IOWA DERECHO 2020

FEMA aid for homeowners in derecho to be approved by Trump on Thursday, Gov. Reynolds says

Iowa Gov. Kim Reynolds speaks during a news conference at the Iowa National Guard Armory in Cedar Rapids on Monday, Aug.
Iowa Gov. Kim Reynolds speaks during a news conference at the Iowa National Guard Armory in Cedar Rapids on Monday, Aug. 17, 2020. (Andy Abeyta/The Gazette)

Gov. Kim Reynolds said President Donald Trump is expected Thursday to approve federal disaster recovery aid for households hurt by the derecho that ripped across Iowa over a week ago.

Reynolds requested nearly $4 billion in federal aid to deal with property and crop damage, and on Monday Trump approved a portion of that aid — about $45 million in public assistance, which includes debris removal and repair to government buildings and utilities.

Reynolds said Trump will approve the request for help for homeowners, about $82.7 million, on Thursday.

“It’s at the White House, so by end of day — hopefully even before lunch — we should have a signoff on that,” Reynolds said Thursday morning during a news conference.

Reynolds filed an expedited presidential major disaster declaration on Sunday seeking nearly $4 billion — including $3.77 billion to cover damage to corn and soybeans in 36 Iowa counties hit hard last week when a derecho with hurricane-grade wind gusts topping 100 mph destroyed or extensively damaged at least 8,273 homes at an estimated costs of $82.7 million. The request to cover crop damage also has not been approved.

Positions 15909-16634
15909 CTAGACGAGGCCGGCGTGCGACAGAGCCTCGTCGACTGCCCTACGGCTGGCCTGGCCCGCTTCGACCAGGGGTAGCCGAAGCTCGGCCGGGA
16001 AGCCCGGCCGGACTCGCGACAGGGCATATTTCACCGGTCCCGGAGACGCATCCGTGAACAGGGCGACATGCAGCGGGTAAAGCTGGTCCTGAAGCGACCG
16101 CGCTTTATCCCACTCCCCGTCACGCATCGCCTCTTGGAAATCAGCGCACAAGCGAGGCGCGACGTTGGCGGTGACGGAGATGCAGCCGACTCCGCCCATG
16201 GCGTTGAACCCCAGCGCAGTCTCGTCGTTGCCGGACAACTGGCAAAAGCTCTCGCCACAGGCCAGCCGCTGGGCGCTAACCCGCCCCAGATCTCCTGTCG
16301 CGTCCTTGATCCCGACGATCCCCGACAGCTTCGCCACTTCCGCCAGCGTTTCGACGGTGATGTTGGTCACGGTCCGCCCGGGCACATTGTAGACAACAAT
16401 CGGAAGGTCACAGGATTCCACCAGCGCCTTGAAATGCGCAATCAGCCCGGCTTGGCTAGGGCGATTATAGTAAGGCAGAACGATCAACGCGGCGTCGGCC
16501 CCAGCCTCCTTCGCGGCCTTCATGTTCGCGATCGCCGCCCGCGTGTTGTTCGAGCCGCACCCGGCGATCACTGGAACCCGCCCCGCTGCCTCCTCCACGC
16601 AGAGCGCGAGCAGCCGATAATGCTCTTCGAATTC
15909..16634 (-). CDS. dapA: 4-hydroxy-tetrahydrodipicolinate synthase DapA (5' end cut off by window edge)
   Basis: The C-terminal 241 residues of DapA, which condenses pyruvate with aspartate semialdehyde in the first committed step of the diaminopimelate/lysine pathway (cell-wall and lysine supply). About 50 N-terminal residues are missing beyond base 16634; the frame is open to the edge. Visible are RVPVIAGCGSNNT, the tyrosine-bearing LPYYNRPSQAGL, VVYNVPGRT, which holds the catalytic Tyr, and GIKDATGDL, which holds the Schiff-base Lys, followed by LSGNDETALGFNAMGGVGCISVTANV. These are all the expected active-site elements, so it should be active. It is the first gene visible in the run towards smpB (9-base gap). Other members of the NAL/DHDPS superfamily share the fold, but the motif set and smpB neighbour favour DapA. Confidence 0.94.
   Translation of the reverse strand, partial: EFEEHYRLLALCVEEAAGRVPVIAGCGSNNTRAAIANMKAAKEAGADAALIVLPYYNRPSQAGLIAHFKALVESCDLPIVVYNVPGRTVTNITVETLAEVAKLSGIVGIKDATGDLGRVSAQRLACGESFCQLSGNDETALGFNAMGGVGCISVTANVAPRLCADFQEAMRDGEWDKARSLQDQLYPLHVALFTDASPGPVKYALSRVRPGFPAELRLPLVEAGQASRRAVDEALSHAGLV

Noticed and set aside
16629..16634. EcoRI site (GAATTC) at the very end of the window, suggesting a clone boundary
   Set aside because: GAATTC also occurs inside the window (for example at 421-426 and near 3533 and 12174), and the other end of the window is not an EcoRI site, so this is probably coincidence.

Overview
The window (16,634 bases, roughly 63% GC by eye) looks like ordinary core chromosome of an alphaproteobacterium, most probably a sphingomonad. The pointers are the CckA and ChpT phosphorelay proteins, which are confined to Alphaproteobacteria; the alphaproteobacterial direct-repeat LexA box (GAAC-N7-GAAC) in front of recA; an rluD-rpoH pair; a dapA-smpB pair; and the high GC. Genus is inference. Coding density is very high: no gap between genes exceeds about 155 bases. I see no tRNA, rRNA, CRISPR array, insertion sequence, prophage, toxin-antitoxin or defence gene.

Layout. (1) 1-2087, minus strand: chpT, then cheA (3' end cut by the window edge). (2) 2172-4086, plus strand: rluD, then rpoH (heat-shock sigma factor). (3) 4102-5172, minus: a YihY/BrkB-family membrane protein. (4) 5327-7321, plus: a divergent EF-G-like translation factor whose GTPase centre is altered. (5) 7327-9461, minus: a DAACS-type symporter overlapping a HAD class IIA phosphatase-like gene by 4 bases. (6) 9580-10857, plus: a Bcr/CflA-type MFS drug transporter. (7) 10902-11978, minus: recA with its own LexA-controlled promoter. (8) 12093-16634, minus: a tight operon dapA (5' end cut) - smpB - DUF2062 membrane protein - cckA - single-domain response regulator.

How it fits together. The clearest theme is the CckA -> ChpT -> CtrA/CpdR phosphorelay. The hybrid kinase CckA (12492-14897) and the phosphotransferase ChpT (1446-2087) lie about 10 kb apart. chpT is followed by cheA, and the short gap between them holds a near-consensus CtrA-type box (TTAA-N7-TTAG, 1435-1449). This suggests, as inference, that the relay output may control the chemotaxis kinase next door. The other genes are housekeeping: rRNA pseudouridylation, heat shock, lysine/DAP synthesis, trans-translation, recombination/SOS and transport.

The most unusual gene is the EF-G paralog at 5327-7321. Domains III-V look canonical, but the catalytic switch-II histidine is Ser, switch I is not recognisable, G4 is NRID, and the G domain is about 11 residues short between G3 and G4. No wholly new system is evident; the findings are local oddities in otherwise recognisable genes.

Reynolds on Thursday praised the Federal Emergency Management Agency and Homeland Security for working around the clock and expediting the request in a timely manner.

Reynolds on Thursday also commended the work of crews restoring power and removing debris.

“Restoring power continues to be a priority and a lot of progress has been made that there still is quite a bit of work left to do,” she said. “ ... Alliant is working to divide the city into quadrants so we can just have a better understanding of where the really tough areas are and so we can help get necessary supplies to individuals who are still without power.”

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The Iowa National Guard has been working with Alliant in Linn County to remove debris so utility crews can make electrical repairs, Reynolds said, asking residents to not stack new debris in the areas being cleared by the National Guard.

“They have been encountering a situation where they have been eliminating debris but then new debris has been put back into those areas that have been cleared. So we want to get the message out to people that when the Iowa National Guard or Alliant has cleared the debris in your area, please don’t refill it with new debris until the power has been restored to you and your neighbors,” she said.

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